The Not-So-Good Samaritan

In recent weeks,the alleged scandal of football coach has cast a dark shadow over previously respected and valued institutions, including a highly regarded university and a nonprofit agency providing services to youth. Both Penn State University and the nonprofit organization, the Second Mile, are dealing with media scrutiny and a barrage of accusations, as well as the occasional supporters, most of whom are struggling to make sense of the contradictions between public actions of a highly regarded coach and philanthropist and the accusations of former youth involved in the programs established to improve and enrich their lives.   

Caught in the uproar are colleagues who were aware of the alleged abuse but failed to contact child protective services.  This has launched debates about the legal responsibility versus moral responsibility when reporting child abuse. On the one hand, some persons have argued that the alleged abuse was reported to superiors at the university, in compliance with legal obligations. However, many advocates argue that there is also a moral obligation to report abuse to child protective services. This case has fueled debates across the country regarding state mandatory reporting laws and culpability of educational and other institutions in reporting child abuse. Approximately eighteen states have passed legislation requiring that any adult with reasonable cause to suspect child abuse has an obligation to report the abuse to child protective services.¹

In light of these debates, I find myself recalling something I was taught in a first aid class years ago. Participants were advised that they had an obligation to come to the aid of injured persons.  Furthermore, myself and my classmates were told that there was the potential of personal liability should they ignore a person in need of first aid. We were advised that the legal system afforded us protections from potential lawsuits initiated due to further injury that might occur in the course of administering first aid. This is referred to as Good Samaritan Laws. At least two states have incorporated additional language that requires persons coming upon the scene of an emergency or accident to provide reasonable assistance to a person in need.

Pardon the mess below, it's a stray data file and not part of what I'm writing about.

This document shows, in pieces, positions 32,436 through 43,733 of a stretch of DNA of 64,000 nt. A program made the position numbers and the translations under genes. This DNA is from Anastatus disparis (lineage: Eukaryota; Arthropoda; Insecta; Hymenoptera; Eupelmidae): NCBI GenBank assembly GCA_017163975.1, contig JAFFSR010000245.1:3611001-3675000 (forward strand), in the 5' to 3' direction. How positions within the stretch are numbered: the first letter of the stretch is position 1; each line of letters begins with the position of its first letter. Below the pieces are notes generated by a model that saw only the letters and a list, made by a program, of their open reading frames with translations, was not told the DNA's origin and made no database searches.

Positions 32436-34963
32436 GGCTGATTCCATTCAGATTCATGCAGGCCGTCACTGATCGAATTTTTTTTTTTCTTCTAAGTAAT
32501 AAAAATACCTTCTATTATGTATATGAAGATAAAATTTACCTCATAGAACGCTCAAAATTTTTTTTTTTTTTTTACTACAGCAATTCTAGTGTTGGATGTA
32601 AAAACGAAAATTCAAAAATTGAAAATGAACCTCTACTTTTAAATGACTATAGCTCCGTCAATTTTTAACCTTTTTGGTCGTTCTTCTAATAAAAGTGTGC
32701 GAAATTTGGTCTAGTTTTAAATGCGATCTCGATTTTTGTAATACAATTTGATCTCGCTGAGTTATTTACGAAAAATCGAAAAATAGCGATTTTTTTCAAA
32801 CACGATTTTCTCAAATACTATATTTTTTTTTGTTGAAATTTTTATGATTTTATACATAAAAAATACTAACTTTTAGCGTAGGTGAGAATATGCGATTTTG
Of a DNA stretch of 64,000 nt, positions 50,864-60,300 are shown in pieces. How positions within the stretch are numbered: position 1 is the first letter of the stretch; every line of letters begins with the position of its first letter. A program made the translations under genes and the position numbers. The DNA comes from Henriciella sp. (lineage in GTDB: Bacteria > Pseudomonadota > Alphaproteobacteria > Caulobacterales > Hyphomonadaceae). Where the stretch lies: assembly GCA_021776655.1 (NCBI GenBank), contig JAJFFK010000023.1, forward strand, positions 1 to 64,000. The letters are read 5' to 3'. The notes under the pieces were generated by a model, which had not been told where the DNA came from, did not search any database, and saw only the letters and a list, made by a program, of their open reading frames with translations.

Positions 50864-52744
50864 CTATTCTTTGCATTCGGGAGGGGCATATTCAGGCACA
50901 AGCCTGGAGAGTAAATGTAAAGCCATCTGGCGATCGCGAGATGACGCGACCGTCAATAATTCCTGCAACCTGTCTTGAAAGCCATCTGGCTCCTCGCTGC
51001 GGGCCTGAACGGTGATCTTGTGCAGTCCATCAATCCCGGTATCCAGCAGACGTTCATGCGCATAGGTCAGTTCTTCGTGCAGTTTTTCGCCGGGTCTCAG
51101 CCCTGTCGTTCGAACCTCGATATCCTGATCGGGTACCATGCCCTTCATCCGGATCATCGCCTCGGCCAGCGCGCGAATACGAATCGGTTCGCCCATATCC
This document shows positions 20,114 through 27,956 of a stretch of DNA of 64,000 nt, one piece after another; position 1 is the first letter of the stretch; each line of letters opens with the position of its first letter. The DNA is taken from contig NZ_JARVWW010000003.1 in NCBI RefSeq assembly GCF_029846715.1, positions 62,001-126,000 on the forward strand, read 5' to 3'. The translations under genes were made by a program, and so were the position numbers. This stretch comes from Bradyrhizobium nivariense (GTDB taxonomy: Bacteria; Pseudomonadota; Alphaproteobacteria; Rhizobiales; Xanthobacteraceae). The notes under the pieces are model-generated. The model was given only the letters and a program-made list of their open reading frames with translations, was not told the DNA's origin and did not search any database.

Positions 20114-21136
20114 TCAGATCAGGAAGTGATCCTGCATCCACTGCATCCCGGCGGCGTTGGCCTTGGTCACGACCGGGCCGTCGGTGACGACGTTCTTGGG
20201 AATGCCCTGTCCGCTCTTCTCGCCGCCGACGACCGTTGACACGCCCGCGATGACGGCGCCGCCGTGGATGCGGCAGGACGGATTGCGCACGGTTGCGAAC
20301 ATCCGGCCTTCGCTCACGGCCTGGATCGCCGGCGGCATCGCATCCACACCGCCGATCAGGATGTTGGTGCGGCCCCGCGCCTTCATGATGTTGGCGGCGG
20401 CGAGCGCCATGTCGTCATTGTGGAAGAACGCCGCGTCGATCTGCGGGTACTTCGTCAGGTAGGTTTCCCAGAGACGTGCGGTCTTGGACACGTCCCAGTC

When it comes to child abuse, what is reasonable assistance? Some would say that reporting suspicions to an employer is reasonable. Others would say that the moral high road would be to file a report with child protective services. But really, is that enough? Don’t get me wrong; I’m not advocating for vigilantism. And I’m not suggesting action that might interfere with a police or child abuse investigation. What I would ask though, is this: would it be expecting too much that a person might try to ask a child if they are uncomfortable with the attention of an adult? Or to take precautions such as ‘hanging around’ when a person suspected of child abuse is alone with a child, thereby limiting unsupervised access to vulnerable children? I can think of a dozen other potential responses to suspected child abuse. Why do we, as a society, have this apparent need to compartmentalize, to leave it to one entity or organization to protect children? Don’t we all have an obligation to protect children?

About ckhayek

I am a Child Welfare Advocate, Data-geek, Writer (and Reader), Cheesecake Baker, and Stunt Kite Flyer .... balance is important! 8-) © 2005-2018 Connie Hayek All Rights Reserved
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1 Response to The Not-So-Good Samaritan

  1. Yes we do all have an obligation to protect children. Listen to your instincts and move forward on it. Children who are abused do not have a voice, they depend on adults to speak up for them.

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